One example of a very successful on-line community is called “D-Word”.  It was formed over 10 years ago by a documentary filmmaker named Doug Block, who started with a series of online journal entries “depicting the joy and angst of making and selling his feature documentary, Home Page. It was meant to inform, inspire, humor and depress the hell out of working or aspiring documentary filmmakers, or anyone else interested in the filmmaking process, for that matter.”  It evolved into a community of over 3,000 professional Members and 5000 “enthusiasts” from some 80 countries.    The hosts screen potential members to make sure they have some professional experience.   95% of applicants are accepted.

I am an activate participant in this community.  I have learned many invaluable things and been the beneficiary of incredibly useful advice about all aspects of the production and distribution of documentary films.  I have made friends from all over the world, several of whom I have met when they come to DC.  I have established a reputation of someone with expertise on web design and educational distribution.

An interview I did with Doug Block revealed that as the primary host and creator he sees himself as a “benevolent dictator with no entrepreneurial spirit”.    In the first years he spent about 2 hours a day on it, now it’s down to about one hour a day.  In addition there are 3 other co-hosts who also contribute.  He sees his primary role as keeping folks on topic and making them feel welcome.  In the early years he had to regularly be a more heavy handed “topic cop” to keep people focused on the sticking to the topic.  Now he’s more of a “light overseer”.  The “parking lot” is a special topic expressly designed to allow people to rant and rave.  Even gently suggesting to people that they take something “to the parking lot” often diffuses tensions.   In 10 years only 3 people have been kicked out.   Approximately 150-200 people participate regularly.  Doug thinks you get the most out of it if you check in every day.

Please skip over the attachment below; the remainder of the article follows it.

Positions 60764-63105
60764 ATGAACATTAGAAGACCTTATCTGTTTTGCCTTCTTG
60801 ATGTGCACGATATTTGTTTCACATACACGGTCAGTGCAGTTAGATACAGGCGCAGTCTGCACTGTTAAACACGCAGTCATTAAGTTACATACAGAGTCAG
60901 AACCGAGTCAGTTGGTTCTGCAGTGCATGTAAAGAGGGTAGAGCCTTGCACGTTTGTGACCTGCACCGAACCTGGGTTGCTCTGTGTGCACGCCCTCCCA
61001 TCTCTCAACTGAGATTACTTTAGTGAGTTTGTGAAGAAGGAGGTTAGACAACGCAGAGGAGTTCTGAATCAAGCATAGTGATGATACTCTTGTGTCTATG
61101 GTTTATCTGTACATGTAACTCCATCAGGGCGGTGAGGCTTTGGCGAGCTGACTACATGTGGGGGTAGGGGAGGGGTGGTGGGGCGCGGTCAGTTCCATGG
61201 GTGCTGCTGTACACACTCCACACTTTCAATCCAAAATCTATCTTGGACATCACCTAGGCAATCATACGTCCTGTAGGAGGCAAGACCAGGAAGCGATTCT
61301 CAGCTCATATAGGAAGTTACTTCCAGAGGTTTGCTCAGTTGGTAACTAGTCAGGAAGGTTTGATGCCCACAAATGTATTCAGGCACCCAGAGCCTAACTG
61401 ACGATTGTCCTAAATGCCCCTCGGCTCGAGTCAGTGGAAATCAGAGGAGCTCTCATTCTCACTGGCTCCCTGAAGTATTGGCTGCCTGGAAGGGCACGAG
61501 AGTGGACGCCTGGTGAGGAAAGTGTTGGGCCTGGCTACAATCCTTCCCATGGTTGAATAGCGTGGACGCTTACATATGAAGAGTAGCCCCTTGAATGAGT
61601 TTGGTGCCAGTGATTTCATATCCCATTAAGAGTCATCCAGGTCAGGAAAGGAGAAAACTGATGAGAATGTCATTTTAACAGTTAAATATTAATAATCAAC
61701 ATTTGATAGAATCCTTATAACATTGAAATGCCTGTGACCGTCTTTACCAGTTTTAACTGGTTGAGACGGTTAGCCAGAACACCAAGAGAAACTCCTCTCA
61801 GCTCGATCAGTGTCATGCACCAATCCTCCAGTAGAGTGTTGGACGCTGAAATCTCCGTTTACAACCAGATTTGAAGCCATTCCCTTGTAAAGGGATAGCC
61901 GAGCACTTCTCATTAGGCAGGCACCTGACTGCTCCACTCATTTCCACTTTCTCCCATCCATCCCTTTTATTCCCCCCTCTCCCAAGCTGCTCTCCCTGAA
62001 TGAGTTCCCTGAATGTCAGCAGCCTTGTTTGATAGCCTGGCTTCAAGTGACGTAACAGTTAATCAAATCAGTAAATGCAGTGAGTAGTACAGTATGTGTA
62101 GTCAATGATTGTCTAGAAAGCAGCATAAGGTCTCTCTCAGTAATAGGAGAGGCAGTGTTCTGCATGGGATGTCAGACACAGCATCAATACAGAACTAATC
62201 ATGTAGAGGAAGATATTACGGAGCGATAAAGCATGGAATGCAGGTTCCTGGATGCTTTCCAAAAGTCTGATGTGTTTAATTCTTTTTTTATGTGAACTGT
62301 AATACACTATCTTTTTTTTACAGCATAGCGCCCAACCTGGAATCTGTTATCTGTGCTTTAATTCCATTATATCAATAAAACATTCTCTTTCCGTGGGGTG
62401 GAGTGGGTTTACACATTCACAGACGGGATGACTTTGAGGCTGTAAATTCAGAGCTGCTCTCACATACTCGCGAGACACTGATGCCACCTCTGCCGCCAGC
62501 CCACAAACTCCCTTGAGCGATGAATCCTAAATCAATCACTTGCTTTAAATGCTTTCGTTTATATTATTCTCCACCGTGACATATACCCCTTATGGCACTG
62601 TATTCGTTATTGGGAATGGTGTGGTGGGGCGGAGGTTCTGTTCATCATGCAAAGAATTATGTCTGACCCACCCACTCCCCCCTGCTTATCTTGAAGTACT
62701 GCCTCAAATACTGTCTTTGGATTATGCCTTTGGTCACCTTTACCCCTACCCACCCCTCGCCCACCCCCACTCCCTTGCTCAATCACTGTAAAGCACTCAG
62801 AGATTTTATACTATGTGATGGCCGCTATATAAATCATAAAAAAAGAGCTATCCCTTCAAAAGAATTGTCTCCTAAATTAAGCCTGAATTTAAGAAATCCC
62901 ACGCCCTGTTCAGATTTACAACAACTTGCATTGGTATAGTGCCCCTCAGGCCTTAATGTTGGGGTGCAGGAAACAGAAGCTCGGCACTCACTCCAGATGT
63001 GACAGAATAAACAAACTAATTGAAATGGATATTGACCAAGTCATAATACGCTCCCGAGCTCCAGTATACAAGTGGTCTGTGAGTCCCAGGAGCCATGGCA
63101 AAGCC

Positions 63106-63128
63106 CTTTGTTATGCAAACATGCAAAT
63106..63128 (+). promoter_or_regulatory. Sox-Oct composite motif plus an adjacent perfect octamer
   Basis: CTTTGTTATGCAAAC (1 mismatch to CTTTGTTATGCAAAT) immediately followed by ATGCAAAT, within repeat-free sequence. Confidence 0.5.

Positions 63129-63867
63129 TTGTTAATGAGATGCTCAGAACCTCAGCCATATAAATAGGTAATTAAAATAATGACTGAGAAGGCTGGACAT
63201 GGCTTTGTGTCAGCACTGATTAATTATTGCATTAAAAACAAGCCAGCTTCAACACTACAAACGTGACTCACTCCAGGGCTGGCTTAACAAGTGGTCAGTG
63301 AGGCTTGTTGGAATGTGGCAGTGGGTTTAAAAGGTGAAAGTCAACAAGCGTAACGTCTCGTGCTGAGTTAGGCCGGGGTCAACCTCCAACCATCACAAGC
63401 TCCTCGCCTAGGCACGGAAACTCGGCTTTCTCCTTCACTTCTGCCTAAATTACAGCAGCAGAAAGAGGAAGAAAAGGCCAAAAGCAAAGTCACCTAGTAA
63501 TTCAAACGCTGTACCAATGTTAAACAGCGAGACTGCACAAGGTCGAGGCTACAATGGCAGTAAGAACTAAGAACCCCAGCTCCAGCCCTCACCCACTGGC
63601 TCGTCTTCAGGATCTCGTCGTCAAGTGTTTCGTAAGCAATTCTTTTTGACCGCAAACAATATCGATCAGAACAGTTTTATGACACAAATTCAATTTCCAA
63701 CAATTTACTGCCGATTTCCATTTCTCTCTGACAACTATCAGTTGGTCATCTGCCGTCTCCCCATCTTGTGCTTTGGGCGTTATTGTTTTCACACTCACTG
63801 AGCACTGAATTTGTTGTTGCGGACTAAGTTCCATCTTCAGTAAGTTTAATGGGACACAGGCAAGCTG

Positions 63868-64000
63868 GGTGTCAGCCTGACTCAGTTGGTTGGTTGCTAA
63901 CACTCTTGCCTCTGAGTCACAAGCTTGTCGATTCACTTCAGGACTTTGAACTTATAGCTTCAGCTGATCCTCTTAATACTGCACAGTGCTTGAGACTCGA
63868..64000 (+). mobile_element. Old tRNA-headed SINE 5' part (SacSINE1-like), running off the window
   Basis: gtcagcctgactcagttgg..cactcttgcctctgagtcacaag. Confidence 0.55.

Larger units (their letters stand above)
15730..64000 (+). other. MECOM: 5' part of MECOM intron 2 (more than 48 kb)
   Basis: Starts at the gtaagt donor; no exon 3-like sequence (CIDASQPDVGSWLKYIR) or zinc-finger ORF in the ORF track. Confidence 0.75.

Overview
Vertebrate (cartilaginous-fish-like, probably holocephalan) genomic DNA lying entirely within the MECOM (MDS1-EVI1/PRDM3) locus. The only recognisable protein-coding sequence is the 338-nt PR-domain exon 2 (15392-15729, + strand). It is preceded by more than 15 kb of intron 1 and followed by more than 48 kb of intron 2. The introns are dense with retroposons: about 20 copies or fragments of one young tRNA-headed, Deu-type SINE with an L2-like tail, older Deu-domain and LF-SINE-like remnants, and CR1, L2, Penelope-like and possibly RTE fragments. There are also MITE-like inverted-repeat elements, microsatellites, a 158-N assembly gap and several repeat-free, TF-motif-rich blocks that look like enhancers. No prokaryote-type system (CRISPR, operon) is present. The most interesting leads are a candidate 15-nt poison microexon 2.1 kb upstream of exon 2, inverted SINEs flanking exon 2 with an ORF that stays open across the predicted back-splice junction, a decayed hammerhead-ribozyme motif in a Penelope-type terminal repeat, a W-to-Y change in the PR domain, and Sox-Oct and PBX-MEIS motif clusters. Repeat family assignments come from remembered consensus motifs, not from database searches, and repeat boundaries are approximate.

Doug Block’s advice to anyone wanting to start an Internet community is: “People think it’s simple to start a virtual community but it’s not.  Be prepared to put in a lot of time and effort.  People don’t want to pay for it.  It will require strong motivated leadership – a benevolent dictator”.

It is my conclusion that in many educational endeavors there are often no shortcuts and technology is just another tool.   It often takes hours of preparation and effort for a teacher or trainer to pull off a good lesson or lecture.  Similarly, it takes dedicated hosts and facilitators willing to donate many hours to make an Internet forum truly flourish.  Improvements in technology will add new features to Internet forums and improve their search features. However, I’m skeptical that the necessary human element can ever be replaced.  Those of us who have volunteered for community groups know that it takes a cadre of dedicated volunteers willing to contribute much time and patience to form community.   The same applies for Internet forums.




¿ Knowledge Is Power: The Diffusion of Information in Early America, 1700-1865 , Richard D. Brown


¿ Doug Block, telephone interview 9/25/2010